I’ve tried writing a Maven plugin. Hacking up a one-off for a single project is not too difficult, but designing a general-purpose plugin that works everywhere is maddeningly complicated. Maven plugins are just Java code, so they can do whatever they want, but the APIs for interacting with the rest of the Maven system are woefully underdocumented. The contract of a Maven plugin, what it can and cannot do, is not well-defined. The internals of Maven itself are largely a black box.

The core Maven plug-ins have independent release cycles, so there is the possibility for unexpected incompatibilities, but I’ve never encountered such. On the whole, the Maven ecosystem is quite stable. The struggle comes once you venture outside the realm of what the standard plugins provide. Maven plugins are not designed to be composed, so adding new capabilities is rarely as simple as scripting plugins that already exist. You have to start from scratch every time.

Ruby / Rubygems / RVM / Bundler

Finally, we have tools from the Ruby world, the ever-changing cornucopia of Ruby implementations, libraries, and tools to manage it all. The problem with the Ruby tools is that they are both tightly-coupled and uncoordinated. Despite having separate tools for each task, each tool reaches into at least one of the others: Rubygems modifies the behavior of the Ruby interpreter, Bundler modifies the behavior of Rubygems, RVM modifies the behavior of the shell, and so on. Each one adds another layer of indirection, making debugging harder.

All of the Ruby development tools have independent release cycles, and they don’t seem to plan or coordinate with one another in advance of each release. Integration testing is left up to the users.

I admire the speed and eagerness with which the Ruby community produces new tools. But on almost every Ruby project I’ve worked on, we’ve spent hours or days sorting out incompatibilities among some combination of libraries, language implementations, and development tools. Our internal mailing list is littered with advice like “Don’t use Bundler version X with RVM version Y.” The speed of development comes with its own cost.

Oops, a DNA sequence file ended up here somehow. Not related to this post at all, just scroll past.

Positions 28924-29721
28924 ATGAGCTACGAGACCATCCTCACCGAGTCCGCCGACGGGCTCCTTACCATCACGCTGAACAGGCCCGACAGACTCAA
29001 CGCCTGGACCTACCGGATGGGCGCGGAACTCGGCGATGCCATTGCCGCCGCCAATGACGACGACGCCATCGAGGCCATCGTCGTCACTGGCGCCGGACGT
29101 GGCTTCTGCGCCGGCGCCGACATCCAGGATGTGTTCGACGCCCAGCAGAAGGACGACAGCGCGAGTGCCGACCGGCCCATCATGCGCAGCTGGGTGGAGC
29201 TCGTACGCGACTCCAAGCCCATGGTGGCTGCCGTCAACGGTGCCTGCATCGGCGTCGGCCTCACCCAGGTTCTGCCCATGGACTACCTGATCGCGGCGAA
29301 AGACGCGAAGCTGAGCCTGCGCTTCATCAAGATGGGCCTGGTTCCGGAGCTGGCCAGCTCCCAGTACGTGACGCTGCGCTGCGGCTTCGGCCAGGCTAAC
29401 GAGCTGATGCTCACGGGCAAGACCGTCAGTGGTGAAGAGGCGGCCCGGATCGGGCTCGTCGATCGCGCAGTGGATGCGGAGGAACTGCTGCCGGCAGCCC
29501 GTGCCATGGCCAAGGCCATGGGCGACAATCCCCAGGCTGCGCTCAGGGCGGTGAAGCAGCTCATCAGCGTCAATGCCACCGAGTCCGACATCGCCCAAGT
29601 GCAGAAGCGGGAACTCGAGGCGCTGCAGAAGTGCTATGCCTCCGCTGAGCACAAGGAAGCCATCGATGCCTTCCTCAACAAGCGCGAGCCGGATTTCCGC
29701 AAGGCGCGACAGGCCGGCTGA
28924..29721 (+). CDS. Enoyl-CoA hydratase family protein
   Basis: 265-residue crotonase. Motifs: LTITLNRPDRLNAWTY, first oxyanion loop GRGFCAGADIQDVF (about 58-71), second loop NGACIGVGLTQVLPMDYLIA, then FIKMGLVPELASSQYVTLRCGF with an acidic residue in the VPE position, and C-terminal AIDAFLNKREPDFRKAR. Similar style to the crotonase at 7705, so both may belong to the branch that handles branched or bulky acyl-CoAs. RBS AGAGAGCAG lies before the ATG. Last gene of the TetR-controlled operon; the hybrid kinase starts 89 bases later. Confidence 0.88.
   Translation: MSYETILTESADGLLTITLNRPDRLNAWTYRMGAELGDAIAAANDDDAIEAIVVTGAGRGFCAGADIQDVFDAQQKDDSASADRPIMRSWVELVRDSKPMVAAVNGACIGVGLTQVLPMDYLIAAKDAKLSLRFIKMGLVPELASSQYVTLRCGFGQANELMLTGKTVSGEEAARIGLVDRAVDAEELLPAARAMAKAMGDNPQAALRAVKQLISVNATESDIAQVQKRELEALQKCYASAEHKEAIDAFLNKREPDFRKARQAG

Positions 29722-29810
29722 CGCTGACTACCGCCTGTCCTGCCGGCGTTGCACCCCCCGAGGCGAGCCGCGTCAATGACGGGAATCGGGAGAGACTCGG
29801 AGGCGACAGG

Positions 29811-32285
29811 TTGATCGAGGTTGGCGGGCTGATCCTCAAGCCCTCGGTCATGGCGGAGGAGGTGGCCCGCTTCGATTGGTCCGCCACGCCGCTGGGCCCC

Thoughts

So what do I take from all this? Just a few principles to keep in mind when writing software tools:

  1. Plan for integration
  2. Rigorously specify the boundaries and extension points of your system
  3. Do not depend on unspecified behavior

And a couple of ideas if you’re starting a new project from scratch:

  1. The filesystem is the universal integration point
  2. Fork/exec is the universal plugin architecture

Update 8/31: More comments at Hacker News.

The Naming of Namespaces

From time to time I’m asked, “How do you organize namespaces in Clojure projects?” The question surprised me at first, because I hadn’t thought about it much. But then I was using Clojure back when the only way to load code was “load-file.”

Most programming languages, especially object-oriented languages, provide strong hints on how to structure your source files. Everything is a class, and (almost) every class is a file. In Clojure, everything (almost) is a function. Functions are much smaller units than classes. So how do we group them?

The important thing to remember about namespaces is that, from the compiler’s point of view, they don’t matter. Namespaces are a convenience for the programmer, to help you avoid name clashes without having to write longer names. There’s no reason why an entire application can’t be defined in a single namespace. Most of Clojure itself is defined in one namespace with over 500 symbols. (Common Lisp has 978 symbols in a single namespace.)

You can think of namespaces as a tool to express something about your application. Here are some ideas to get you started:

  • Group functions into namespaces based on type of data they manipulate. For example, functions to manipulate customer data go in the “customer” namespace. This technique is familiar from object-oriented languages, but it has the same limitations: where do you put functions concerning relationships among two or more types? The OO answer would be to make a new name for the relationship. This style leads to a proliferation of small namespaces, which can become a burden.
  • Divide a library into a public API namespace and a internal implementation namespace. Or define a high-level API for common cases and a low-level API for more advanced usage.
  • Divide an application into namespaces representing architectural layers. You can examine “ns” declarations to prove that each layer calls functions only from the layer below it.
  • Divide an application into namespaces representing functional modules, with well-defined contracts for communication between modules.